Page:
Major changes affecting estate agents

Major changes affecting estate agents

Thursday, 13th September 2012

The Government has announced major changes affecting Estate Agents. All members connected with both Estate Agency and Lettings are advised to make themselves aware of the changes.

New Guidance from the Office of Fair Trading on the interpretation of the Consumer Protection from Unfair Trading Regulations 2008 and the Business Protection from Misleading Marketing Regulations 2008 is available online.  

RICS has produced an advice note to help members to put these regulations into context and the steps you can take to mitigate any risk to your business.

The Department of Business Innovation and Skills has announced that it intends to repeal the Property Misdescriptions Act 1991. BIS considers the OFT guidance above has negated the need for the PMA. For the RICS view, please read Peter Bolton-King's comments below.

The Estate Agents Act 1979 is being amended to clarify the situation regarding ‘passive intermediaries’. The RICS considered it was clear in the 1979 Act that businesses only publishing advertisements or disseminating information about property were already outside the scope of the act and there is concern that these changes will cause confusion and possible consumer detriment.

RICS responds to OFT and BIS announcements on regulatory reform of the residential sector

RICS’ response warns of potential consumer detriment following the Department for Business Innovation and Skills’ (BIS) announcement of amendments to the Estate Agent Act 1979.

RICS calls for BIS to coordinate its approach with the OFT who have today also published guidance on compliance with consumer protection legislation.

Peter Bolton King, RICS Global Residential Director, said:

“Following feedback from RICS members and other industry stakeholders, the updated OFT guidance now more accurately reflects the realities of the UK residential property market. It provides greater clarity for estate agents on how to comply with consumer and business protection legislation, and will help consumers understand their rights and responsibilities when buying and selling property.

“However, any consumer benefit is overshadowed by BIS’ announcement today of amendments to the Estate Agent Act 1979. These amendments have the potential to place homebuyers and sellers at significant risk, an unintended consequence that RICS, and other stakeholders, highlighted during BIS’ consultation on the proposals this summer.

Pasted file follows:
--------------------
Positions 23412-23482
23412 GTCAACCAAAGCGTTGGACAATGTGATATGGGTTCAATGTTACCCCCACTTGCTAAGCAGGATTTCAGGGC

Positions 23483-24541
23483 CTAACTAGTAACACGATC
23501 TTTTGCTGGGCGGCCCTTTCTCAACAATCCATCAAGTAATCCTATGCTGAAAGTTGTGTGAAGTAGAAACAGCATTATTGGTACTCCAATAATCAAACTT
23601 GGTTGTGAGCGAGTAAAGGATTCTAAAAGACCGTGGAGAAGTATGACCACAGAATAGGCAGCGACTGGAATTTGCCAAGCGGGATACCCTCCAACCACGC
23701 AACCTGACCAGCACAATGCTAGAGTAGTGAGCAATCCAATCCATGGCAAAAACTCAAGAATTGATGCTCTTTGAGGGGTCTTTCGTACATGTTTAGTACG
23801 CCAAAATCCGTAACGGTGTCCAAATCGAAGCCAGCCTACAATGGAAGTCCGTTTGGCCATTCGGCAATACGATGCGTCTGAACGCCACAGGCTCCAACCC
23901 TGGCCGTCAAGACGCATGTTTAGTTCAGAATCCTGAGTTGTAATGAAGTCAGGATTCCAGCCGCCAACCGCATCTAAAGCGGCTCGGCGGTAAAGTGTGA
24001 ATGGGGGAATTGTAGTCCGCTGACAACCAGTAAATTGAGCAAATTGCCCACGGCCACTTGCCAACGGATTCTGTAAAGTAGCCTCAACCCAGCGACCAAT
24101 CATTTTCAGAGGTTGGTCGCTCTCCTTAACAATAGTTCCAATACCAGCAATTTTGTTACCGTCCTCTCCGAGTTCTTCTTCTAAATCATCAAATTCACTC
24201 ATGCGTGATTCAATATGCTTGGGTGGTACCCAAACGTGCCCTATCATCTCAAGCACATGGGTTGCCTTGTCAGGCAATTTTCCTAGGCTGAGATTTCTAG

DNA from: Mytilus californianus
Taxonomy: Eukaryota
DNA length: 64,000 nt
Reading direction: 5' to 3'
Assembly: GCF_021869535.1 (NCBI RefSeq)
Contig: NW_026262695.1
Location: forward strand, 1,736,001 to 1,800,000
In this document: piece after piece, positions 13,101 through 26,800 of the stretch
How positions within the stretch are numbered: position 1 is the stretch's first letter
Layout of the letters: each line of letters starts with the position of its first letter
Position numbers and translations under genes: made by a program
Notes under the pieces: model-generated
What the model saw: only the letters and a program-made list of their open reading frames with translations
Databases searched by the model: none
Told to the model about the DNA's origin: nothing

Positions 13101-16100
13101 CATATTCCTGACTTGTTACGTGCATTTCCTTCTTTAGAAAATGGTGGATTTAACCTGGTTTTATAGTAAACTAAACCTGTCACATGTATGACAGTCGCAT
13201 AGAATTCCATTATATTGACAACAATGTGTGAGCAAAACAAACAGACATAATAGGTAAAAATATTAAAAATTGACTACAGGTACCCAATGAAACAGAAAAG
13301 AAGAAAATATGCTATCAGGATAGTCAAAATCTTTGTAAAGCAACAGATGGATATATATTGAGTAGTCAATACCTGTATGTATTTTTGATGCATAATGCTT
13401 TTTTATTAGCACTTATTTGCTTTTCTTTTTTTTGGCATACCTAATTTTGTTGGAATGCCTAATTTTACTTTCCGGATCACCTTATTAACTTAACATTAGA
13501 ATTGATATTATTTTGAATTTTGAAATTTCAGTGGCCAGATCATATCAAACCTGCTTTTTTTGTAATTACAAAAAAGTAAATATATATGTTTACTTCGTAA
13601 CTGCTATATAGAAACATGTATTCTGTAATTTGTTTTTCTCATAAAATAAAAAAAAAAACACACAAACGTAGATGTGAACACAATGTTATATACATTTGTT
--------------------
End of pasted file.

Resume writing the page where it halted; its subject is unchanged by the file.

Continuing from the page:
“Businesses that do not sell property but merely publish adverts or information, know as ‘passive intermediaries’, are now specifically outside the scope of the Act. This means that prospective homebuyers and sellers will find it harder to distinguish between these intermediaries and traditional estate agents.

"Consumers could, perhaps unknowingly, be left responsible for undertaking their own detailed sale negotiations without the advice and guidance of a property professional. This could lead to delays, increased costs and even sales falling through, causing frustration and stress for all involved.

"Furthermore, whilst estate agents are required to have redress arrangements in place if something goes wrong, ‘passive intermediaries’ are not, leaving the consumer vulnerable to rogue operators.

“The amendment to the 1979 Act also throws OFT’s guidance into doubt. RICS recommended a coordinated approach between the two announcements during the consultation to ensure guidance was issued for the entire sector. The removal of ‘passive intermediaries’ from the Act now means no specific guidance is available to them to ensure compliance with consumer protection legislation.

“RICS is, therefore, calling for further specific guidance to be published and enforced by Trading Standards. This will help to ensure the interests of the consumer are better taken into account under the amended legislation and a clear message is issued to the industry on government regulatory reform of the residential sector.”

BIS also announced the repealing of the Property Misdescriptions Act 1991 today.

Peter Bolton King continued:

"RICS accepts the reasons for repealing the Property Misdescriptions Act 1991 as the issues it sought to address are now covered by the consumer protection regulations. We have consistently said to the OFT, and others, that the Act should be the starting point for compliance with the consumer protection regulations in that market.”